My photos (photo courtesy of Carlos Pacaya)

My photos (photo courtesy of Carlos Pacaya)

Carlos below his photo (courtesy of Carlos Pacaya)

That’s Carlos, one of the guys I photographed, standing below his photo in the show. He lives in Lima now, so he was able to attend the opening (and post a lot of these pictures to Facebook, not to mention give me permission to post them here). I haven’t put any of this work up on my website yet. I was in Iquitos again this year and made a ton more portraits which I haven’t been able to scan yet. I do have the photos from last year scanned but I’ve been waiting to do a more final edit. Still, here’s a few of my portraits that were in the show.

Carlos

Roger

Christian

Here’s a full list of the participating photographers (with links, where I found them): Antonio Escalante, Musuk Nolte, Adri├ín Portugal, Morfi Jimenez, Rodrigo Rodrich, Marcos L├│pez, Gihan Tubbeh, Sandro Aguilar, Jos├ę Ashuco Araujo, Carlos S├ínchez Giraldo and Luis Sakiray.

Advertisements

Sujeto de Derecho

March 28, 2012

El Comercio is Peru’s main (only) broadsheet newspaper. They are participating in Lima’s Photography Biennial with a show of high minded photojournalism called Sujeto de Derecho (the name means something like “legal person” but there’s probably a second meaning that I’m missing). The show collects various photo essays by current and former photographers for the paper that deal with disadvantaged people struggling (and succeeding) to make a better life for themselves. I’m very jealous of photojournalists in Per├║ because they get to take pictures in such a visually spectacular country.

Sujeto de Derecho at Casa Rimac

The show is being held at the Casa Rimac in downtown Lima. It looks like an old bank building. The lobby is filled with huge hanging prints by Karen Zárate about a project building a resevoir for herders to water their fields of grass so that their cows can graze and produce milk year round. I felt like the ginormous prints cluttered the space and were a little pretentious but you have got to hand it to paper for going big. The rest of the show meanders through the ground floor of the building with different rooms showcasing the various essays.

La maloca de Babel by Leslie Searles

I was interested in this story by Leslie Searles about a center for indigenous university students in Iquitos that takes the shape of a traditional shelter called a maloca. Here’s a video for the story.

The best part of the show was the flyer. El Comercio, being a newspaper, printed up an insert with all of the stories. They look great–maybe even better than they do on the wall. This is not a dig since this is photojournalism. These photos belong on newsprint.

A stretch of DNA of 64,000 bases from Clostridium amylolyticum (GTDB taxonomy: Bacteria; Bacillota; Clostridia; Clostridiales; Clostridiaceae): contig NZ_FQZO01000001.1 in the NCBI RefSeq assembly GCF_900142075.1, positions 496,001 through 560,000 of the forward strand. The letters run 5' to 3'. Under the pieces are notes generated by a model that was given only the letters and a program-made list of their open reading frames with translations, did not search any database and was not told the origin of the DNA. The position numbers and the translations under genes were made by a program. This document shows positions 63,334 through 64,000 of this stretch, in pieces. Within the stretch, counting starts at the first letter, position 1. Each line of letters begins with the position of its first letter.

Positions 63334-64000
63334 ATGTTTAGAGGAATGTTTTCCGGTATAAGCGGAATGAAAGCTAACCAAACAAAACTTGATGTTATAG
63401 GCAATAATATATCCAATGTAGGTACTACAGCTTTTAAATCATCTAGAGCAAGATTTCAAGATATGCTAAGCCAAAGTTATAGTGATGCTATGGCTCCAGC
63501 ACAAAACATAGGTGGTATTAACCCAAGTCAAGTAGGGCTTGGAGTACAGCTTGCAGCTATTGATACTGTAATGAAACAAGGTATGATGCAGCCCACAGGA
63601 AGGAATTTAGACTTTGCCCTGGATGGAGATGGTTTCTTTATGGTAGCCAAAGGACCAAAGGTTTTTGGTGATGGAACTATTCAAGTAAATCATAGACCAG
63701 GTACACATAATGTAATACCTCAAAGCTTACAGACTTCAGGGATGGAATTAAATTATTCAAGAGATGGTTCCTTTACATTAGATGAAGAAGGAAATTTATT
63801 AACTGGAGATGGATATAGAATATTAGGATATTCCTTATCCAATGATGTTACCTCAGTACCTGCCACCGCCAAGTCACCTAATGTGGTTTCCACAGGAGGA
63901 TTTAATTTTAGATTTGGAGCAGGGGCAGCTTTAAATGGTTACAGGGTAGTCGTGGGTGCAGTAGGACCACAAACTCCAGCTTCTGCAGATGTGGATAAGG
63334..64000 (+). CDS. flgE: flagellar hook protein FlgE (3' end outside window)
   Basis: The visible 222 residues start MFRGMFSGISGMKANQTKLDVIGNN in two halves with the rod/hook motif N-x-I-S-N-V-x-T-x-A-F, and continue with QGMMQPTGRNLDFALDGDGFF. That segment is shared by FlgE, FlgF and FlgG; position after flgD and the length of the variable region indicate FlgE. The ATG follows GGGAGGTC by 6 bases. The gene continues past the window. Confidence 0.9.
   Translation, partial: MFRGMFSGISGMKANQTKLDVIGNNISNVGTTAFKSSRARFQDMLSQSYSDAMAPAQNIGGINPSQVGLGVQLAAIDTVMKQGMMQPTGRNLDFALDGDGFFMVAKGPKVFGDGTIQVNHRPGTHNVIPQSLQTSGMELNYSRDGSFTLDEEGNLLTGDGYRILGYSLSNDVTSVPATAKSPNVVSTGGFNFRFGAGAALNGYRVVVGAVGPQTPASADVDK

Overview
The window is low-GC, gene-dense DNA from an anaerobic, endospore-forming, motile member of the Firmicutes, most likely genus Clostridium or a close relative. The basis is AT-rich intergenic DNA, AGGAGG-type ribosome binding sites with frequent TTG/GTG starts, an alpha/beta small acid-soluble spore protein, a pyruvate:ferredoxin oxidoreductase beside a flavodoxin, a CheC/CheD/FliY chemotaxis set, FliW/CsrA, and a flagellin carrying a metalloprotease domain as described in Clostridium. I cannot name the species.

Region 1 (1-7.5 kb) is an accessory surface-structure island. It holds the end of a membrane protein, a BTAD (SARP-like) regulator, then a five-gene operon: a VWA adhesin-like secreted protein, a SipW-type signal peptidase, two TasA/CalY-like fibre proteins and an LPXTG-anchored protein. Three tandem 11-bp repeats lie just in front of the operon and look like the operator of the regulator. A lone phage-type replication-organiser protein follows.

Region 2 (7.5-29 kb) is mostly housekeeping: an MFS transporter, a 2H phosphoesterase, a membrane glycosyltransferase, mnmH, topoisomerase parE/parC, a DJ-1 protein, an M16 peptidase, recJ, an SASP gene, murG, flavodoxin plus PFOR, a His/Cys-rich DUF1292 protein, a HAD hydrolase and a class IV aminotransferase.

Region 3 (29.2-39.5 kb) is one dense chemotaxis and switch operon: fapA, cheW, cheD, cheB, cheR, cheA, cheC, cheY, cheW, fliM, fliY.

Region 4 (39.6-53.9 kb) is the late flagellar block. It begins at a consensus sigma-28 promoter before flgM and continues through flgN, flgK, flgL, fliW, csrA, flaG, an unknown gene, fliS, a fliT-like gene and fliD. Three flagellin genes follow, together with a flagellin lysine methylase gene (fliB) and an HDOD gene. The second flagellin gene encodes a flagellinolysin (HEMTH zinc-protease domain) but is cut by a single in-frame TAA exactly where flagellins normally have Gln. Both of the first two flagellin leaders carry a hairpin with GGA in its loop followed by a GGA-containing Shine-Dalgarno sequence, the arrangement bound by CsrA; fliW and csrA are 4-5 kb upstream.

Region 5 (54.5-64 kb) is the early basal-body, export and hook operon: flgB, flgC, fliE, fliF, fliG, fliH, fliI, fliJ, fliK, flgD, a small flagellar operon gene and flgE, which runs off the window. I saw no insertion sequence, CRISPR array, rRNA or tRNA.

Newspaper insert for the show (I still have flip-flop tan lines from my two months in the jungle)

Sujeto de Derecho, Pascuala y el Pozo de Agua by Karen Zarate

Sujeto de Derecho, Los Ojos de Parán by Rolly Reyna

The show and insert are sort of the ideal world for photojournalism. All the stories are uplifting and visually compelling. There’s no boring press conferences, celebrity gossip or crass advertising. The show affirms the talent of the paper’s photographers. I wish these essays were on El Comercio’s website (they have an inactive blog of photo essays, M├şrate, which hasn’t been updated since Sept. 2010). It would at least make my life easier as a blogger. Here’s a list of all the participating photographers with their website, where I could find one: Karen Z├írate, Antonio Escalante (Cerro Cachito), Sergio Urday, Juan Ponce, Ana Cecilia Gonz├íles Vigil, Dante Piaggio, Polly Reyna, Sebasti├ín Casta├▒eda, Giancarlo Shibayama, Musuk Nolte, Leslie Searles, Daniel Silva, Enrique Cuneo, Miguel Bellido and Richard Hirano.

Musuk Nolte – Decierto

February 23, 2012

While in Lima last month, I visited Galeria Lucila de la Puente in Barranco where I came across the following photo.

Musuk Nolte - Decierto

I had assumed it was an intervention in the desert, land art. In fact, the line designates plots of land in a soon to be occupied settlement on the outskirts of Lima. The photo is part of a series by Peruvian photographer Musuk Nolte called “decierto”, a play on the words desert and “decir” (to say). It contains austere photos of traces of human settlement on the land surrounding the Peruvian capital. The gallery’s website has a selection of images from the series. Nolte also belongs to a collective of photojournalists, Versus Photo, which shows a very different style of work.

Musuk Nolte - Decierto

Musuk Nolte - Decierto